Planning minister Nick Boles.
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Nick Boles learns a valuable lesson in not asking silly rhetorical questions on Twitter

Planning minister scores a solid own goal.

Ask yourself this. Who does Vladimir Putin want to see running Britain after 7th May?

— Nick Boles (@NickBolesMP) April 9, 2015

Pity the poor planning minister. While Nick Boles isn't known for being among the coalition's sharpest, he is something of a tool; as evidenced by his hamfisted attempt to score points around the Trident debate this morning by asking the above question.

We know what he thinks the correct answer is: Ed Miliband, because David Cameron has notoriously been so great at foreign affairs during his time as PM. But, of course, asking such a rhetorical question on Twitter always invites answers...


@NickBolesMP Vladimir Putin

— WelshRacer (@Welshracer) April 9, 2015

.@NickBolesMP H from Steps, maybe?

— David Whitley (@mrdavidwhitley) April 9, 2015

@NickBolesMP @ostercywriter Noel Edmonds ?

— James MacDonald (@jamesma51284102) April 9, 2015

@mrjamesob is it Jeremy Clarkson?

— Henry Scowcroft (@oh_henry) April 9, 2015

@NickBolesMP You? Is this a trick question?

— Julie Carlisle (@JuliecarJulie) April 9, 2015

Alan Shearer? @NickBolesMP

— Ern Malley (@loveandgarbage) April 9, 2015

Barry Scott from the Cillit Bang adverts? @NickBolesMP

— Eddie Robson (@EddieRobson) April 9, 2015

@NickBolesMP Is it astrologer to the stars, Jonathan Cainer?

— Huw (@ed_son) April 9, 2015

...though of course, the best answers were even more to the point:

.@NickBolesMP you are a moron, there is no other explanation for this

— Pete Clarke (@creativeblock_) April 9, 2015

I'm a mole, innit.

Photo: Getty
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Can Philip Hammond save the Conservatives from public anger at their DUP deal?

The Chancellor has the wriggle room to get close to the DUP's spending increase – but emotion matters more than facts in politics.

The magic money tree exists, and it is growing in Northern Ireland. That’s the attack line that Labour will throw at Theresa May in the wake of her £1bn deal with the DUP to keep her party in office.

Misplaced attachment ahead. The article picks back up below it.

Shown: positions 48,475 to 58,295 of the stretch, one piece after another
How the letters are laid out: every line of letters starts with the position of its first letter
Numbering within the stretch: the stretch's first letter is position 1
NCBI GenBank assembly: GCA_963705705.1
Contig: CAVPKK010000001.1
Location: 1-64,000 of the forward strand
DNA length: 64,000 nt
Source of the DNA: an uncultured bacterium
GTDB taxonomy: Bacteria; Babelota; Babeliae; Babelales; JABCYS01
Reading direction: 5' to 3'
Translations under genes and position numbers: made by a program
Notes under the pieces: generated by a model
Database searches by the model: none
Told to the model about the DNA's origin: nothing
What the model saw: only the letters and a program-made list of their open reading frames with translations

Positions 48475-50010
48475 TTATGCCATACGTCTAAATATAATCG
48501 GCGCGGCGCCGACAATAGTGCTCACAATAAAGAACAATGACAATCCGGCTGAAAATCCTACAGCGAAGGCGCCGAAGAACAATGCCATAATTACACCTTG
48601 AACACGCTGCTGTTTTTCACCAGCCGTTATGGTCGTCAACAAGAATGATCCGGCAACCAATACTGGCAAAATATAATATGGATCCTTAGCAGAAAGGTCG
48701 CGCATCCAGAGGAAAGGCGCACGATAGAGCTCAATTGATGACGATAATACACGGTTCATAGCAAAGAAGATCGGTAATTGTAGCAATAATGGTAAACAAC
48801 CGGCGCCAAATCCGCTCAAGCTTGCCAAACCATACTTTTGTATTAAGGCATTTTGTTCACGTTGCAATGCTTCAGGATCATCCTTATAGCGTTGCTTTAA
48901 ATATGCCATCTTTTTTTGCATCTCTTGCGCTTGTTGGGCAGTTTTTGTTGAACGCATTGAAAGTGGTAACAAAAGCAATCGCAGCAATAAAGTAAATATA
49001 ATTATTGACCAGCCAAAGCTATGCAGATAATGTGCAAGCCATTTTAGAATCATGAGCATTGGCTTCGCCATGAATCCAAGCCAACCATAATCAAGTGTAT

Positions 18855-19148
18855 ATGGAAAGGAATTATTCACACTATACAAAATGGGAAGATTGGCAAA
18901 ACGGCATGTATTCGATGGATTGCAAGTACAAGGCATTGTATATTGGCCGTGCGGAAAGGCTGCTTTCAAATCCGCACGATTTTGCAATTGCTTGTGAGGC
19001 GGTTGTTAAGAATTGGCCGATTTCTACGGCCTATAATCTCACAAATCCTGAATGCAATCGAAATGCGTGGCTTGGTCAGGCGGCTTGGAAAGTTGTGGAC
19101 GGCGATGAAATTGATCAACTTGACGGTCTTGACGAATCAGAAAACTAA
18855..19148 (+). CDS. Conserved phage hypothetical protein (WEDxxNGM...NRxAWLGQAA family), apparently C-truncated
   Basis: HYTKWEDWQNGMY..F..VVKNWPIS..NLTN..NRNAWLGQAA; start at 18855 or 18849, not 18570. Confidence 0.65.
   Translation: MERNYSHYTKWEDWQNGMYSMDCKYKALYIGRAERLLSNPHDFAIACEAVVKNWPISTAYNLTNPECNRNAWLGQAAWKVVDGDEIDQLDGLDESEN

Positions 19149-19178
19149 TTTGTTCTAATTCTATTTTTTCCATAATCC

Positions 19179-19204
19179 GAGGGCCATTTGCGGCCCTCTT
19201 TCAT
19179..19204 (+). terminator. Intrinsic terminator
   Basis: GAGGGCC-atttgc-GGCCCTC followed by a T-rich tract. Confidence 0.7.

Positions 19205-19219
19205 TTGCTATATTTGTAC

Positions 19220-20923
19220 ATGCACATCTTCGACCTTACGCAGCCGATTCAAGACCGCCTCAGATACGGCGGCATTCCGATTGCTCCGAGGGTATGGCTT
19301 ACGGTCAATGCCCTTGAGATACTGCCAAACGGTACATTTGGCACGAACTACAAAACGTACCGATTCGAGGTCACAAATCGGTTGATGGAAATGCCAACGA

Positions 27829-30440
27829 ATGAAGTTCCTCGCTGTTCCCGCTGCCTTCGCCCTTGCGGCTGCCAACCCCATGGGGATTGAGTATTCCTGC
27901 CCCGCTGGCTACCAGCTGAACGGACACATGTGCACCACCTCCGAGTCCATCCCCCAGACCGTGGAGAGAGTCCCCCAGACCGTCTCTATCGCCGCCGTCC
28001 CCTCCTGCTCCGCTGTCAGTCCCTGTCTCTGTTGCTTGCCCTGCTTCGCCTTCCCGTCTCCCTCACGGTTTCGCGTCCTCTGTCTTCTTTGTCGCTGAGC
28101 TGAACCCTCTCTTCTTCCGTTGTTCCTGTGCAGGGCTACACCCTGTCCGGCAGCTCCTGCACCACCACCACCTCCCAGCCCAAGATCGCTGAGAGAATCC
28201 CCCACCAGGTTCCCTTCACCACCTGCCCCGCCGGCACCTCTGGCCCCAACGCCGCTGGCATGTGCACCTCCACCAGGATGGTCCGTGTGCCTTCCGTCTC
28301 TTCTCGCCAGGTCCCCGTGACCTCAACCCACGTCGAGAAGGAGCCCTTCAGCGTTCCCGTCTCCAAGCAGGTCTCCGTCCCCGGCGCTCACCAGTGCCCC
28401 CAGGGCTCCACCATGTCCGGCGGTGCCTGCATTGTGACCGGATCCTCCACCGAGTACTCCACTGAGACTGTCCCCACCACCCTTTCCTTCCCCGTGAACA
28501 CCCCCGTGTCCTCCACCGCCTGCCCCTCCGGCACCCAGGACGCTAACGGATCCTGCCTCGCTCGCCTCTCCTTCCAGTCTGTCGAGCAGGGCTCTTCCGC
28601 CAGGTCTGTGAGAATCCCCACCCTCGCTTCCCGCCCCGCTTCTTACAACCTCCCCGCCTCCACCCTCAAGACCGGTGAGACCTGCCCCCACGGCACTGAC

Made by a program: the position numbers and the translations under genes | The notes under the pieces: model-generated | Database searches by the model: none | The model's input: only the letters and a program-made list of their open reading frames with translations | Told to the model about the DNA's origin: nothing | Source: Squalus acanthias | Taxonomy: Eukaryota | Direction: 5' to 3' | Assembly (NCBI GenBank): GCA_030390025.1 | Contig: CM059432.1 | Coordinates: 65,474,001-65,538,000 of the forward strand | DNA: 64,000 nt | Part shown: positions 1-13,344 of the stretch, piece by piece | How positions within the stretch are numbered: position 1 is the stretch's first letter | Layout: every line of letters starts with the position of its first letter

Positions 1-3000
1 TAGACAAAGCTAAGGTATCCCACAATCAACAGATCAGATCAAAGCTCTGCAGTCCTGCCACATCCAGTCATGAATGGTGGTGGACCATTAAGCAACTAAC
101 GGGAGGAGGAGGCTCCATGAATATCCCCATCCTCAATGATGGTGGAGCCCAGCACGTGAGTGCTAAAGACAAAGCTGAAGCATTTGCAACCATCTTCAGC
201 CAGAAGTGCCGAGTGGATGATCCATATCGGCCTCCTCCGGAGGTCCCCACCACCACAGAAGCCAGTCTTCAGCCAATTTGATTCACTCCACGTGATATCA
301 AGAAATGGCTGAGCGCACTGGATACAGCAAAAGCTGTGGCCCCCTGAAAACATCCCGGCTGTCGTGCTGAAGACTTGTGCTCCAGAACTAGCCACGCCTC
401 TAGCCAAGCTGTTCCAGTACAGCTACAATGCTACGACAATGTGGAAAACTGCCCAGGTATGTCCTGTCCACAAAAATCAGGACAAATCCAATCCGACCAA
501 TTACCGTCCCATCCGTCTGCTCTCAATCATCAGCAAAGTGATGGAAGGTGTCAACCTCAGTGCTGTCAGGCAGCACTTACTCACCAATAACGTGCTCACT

It’s worth noting that while £1bn is a big deal in terms of Northern Ireland’s budget – just a touch under £10bn in 2016/17 – as far as the total expenditure of the British government goes, it’s peanuts.

The British government spent £778bn last year – we’re talking about spending an amount of money in Northern Ireland over the course of two years that the NHS loses in pen theft over the course of one in England. To match the increase in relative terms, you’d be looking at a £35bn increase in spending.

But, of course, political arguments are about gut instinct rather than actual numbers. The perception that the streets of Antrim are being paved by gold while the public realm in England, Scotland and Wales falls into disrepair is a real danger to the Conservatives.

But the good news for them is that last year Philip Hammond tweaked his targets to give himself greater headroom in case of a Brexit shock. Now the Tories have experienced a shock of a different kind – a Corbyn shock. That shock was partly due to the Labour leader’s good campaign and May’s bad campaign, but it was also powered by anger at cuts to schools and anger among NHS workers at Jeremy Hunt’s stewardship of the NHS. Conservative MPs have already made it clear to May that the party must not go to the country again while defending cuts to school spending.

Hammond can get to slightly under that £35bn and still stick to his targets. That will mean that the DUP still get to rave about their higher-than-average increase, while avoiding another election in which cuts to schools are front-and-centre. But whether that deprives Labour of their “cuts for you, but not for them” attack line is another question entirely. 

Stephen Bush is special correspondent at the New Statesman. His daily briefing, Morning Call, provides a quick and essential guide to domestic and global politics.

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